The U.S. Department of Labor said logistics firm California Cartage Co. will pay $3.5 million to nearly 1,500 warehouse workers, after investigators found the Long Beach company failed to pay wages and benefits required under federal law.
The penalty, announced last week, covers employees who from November 2014 to November 2016 worked at a customs station near the ports of Los Angeles and Long Beach, the Labor Department said. California Cartage received federal dollars to move goods at the Carson location so U.S. Customs and Border Protection could inspect the shipments, an arrangement that subjected the company to federal pay and benefit requirements.
In a news release, the Labor Department also said the company failed to ensure that its subcontractors followed those requirements.
“No contractor receiving federal funds to provide services to the government should gain an economic advantage by paying workers below the wages and fringe benefits required by applicable law,” Kimchi Bui, the department’s district director for the wage and hour division, said in a statement.
A department spokesman said California Cartage reached an “internal settlement agreement” with the agency over the investigation and declined to release it without a Freedom of Information Act request.
California Cartage, which neither admitted nor denied wrongdoing as part of the agreement, referred questions to NFI Industries, a New Jersey-based company, which acquired California Cartage and its affiliated companies in 2017.
In a statement, NFI Industries noted the alleged violations occurred before it acquired California Cartage and its affiliates. NFI said all employees at the customs station are “now paid the required prevailing wage and welfare rates in compliance with applicable laws.”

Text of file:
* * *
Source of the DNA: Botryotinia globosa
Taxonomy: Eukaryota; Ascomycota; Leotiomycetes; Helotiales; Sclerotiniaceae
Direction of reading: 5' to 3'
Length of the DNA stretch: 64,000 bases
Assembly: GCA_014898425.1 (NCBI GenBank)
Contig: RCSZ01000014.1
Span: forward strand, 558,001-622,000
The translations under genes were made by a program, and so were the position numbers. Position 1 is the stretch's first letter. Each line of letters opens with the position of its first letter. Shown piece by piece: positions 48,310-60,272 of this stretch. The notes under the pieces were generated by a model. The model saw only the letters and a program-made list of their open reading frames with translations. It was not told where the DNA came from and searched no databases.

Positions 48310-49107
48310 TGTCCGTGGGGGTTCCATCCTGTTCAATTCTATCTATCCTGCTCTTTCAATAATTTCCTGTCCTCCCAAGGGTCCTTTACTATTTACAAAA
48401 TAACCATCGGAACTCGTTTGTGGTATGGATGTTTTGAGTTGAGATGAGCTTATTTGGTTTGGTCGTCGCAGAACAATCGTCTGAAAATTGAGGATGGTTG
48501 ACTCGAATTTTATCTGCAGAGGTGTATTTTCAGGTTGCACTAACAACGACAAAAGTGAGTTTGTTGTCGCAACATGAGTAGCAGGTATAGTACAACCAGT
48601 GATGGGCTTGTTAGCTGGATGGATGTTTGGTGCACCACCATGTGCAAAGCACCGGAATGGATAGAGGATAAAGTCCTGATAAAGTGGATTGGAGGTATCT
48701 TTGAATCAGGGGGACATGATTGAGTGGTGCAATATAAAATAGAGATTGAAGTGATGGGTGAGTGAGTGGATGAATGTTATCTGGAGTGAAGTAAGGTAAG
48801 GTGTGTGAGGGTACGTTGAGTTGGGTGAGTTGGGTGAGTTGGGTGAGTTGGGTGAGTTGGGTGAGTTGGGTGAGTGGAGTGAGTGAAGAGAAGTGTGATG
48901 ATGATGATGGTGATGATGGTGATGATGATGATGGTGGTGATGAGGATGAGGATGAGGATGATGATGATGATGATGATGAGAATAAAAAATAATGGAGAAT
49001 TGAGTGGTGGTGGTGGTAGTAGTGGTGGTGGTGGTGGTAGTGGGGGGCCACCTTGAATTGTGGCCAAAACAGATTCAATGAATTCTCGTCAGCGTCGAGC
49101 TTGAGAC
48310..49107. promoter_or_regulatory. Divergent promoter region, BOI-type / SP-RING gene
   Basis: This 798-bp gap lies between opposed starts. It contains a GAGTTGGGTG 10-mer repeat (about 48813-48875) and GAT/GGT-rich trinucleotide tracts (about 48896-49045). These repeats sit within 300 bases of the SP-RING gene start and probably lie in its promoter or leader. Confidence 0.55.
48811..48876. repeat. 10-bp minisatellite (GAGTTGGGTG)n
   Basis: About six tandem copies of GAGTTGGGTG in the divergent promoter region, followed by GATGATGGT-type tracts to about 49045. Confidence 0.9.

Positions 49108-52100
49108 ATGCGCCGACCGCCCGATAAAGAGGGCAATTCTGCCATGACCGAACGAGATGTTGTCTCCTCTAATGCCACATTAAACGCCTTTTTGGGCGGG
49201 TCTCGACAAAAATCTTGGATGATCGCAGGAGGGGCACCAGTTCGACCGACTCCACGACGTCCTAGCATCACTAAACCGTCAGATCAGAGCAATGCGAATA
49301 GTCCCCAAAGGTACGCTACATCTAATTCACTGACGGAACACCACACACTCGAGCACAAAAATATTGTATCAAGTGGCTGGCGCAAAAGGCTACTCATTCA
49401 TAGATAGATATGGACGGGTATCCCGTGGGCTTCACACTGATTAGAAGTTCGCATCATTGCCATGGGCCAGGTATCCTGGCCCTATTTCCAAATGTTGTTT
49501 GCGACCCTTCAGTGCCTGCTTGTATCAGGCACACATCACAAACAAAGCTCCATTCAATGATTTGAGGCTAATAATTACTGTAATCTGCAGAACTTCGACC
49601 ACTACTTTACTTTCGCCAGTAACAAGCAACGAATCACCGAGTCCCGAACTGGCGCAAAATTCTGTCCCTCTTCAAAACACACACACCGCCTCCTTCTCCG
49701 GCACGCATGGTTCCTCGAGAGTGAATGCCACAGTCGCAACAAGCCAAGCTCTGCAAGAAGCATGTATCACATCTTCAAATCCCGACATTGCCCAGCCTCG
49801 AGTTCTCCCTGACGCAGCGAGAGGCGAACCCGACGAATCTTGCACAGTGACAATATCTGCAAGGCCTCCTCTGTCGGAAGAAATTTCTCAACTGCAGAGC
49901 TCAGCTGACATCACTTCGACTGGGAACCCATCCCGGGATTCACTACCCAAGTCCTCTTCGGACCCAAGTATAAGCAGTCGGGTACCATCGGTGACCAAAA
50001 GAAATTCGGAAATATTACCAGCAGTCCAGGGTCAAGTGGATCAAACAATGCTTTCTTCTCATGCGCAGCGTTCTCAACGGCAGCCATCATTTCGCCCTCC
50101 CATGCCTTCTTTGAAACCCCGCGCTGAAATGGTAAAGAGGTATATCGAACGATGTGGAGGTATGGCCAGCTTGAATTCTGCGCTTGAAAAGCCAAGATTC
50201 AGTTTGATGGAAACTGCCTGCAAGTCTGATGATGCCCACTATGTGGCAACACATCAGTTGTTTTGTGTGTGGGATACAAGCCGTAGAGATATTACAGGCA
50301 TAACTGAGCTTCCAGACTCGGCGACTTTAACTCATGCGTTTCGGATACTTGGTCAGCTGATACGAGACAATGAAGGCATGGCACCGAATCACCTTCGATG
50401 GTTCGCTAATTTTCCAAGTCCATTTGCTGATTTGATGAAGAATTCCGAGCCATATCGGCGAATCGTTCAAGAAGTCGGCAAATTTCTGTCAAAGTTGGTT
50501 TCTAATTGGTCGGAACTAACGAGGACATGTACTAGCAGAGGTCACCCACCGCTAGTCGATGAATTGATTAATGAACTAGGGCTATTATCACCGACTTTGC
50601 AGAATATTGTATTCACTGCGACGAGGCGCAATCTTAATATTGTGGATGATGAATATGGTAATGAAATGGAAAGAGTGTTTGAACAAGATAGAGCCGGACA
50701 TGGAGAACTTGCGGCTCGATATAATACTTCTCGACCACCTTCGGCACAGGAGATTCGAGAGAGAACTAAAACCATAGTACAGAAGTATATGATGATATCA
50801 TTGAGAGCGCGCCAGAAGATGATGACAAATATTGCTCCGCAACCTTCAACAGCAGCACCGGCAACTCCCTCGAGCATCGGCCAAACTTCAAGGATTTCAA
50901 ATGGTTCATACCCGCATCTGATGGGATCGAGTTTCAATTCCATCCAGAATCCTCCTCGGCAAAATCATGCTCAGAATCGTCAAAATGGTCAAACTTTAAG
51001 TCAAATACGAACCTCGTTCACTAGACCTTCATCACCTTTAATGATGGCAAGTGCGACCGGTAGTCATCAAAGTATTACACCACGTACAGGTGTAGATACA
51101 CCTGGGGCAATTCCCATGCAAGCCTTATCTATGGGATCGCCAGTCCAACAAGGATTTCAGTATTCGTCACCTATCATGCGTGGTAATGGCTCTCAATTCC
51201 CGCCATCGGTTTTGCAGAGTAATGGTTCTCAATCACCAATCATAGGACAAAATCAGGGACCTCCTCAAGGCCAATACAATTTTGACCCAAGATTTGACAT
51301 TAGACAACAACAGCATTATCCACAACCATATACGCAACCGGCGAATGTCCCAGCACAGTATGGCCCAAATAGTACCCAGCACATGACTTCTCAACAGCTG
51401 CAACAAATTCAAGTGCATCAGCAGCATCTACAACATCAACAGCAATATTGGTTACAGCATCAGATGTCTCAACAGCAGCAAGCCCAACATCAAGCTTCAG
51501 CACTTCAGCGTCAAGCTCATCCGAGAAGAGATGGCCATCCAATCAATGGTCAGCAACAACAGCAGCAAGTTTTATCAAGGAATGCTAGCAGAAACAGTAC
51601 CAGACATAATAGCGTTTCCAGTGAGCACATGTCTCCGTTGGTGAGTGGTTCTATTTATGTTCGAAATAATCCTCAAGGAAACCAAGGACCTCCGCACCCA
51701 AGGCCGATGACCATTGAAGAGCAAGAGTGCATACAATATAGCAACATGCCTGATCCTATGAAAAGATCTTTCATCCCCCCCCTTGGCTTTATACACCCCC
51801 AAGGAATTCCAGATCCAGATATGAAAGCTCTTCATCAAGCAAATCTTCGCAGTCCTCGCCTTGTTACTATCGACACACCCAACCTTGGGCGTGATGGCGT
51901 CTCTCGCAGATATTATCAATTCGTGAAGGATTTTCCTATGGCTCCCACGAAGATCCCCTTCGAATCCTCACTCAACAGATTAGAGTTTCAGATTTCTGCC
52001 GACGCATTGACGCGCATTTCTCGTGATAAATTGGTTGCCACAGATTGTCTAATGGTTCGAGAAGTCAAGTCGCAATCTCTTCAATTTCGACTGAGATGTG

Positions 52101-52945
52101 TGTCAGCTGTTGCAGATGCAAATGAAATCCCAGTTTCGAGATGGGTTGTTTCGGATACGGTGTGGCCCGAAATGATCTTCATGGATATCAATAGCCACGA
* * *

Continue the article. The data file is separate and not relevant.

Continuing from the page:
“NFI and its Cal Cartage family of companies remain committed to creating a best-in-class working environment for all of their employees throughout the United States and Canada,” the statement said.
Wage theft is a pressing issue nationwide, particularly in the logistics industry where many truckers argue they are misclassified as independent contractors. Since 2011, the California labor commissioner’s office has awarded port truck drivers more than $46 million in cases where they contended they were misclassified as contractors.
The Labor Department said its allegations covered warehouse workers, not truck drivers. California Cartage provides both warehouse and trucking services and has been scrutinized for its labor practices before.
In January, Los Angeles City Atty. Mike Feuer sued three of its affiliate trucking companies, alleging the firms exploited their drivers by misclassifying them as independent contractors, an arrangement that sometimes resulted in take-home pay of only pennies.
And in May, the Los Angeles City Council rejected a proposed agreement for California Cartage to continue using a federal trade program at a Wilmington warehouse, citing accusations of labor law violations. At the time, California Cartage called the council’s decision "very disappointing" and "based on misinformation and unsubstantiated claims."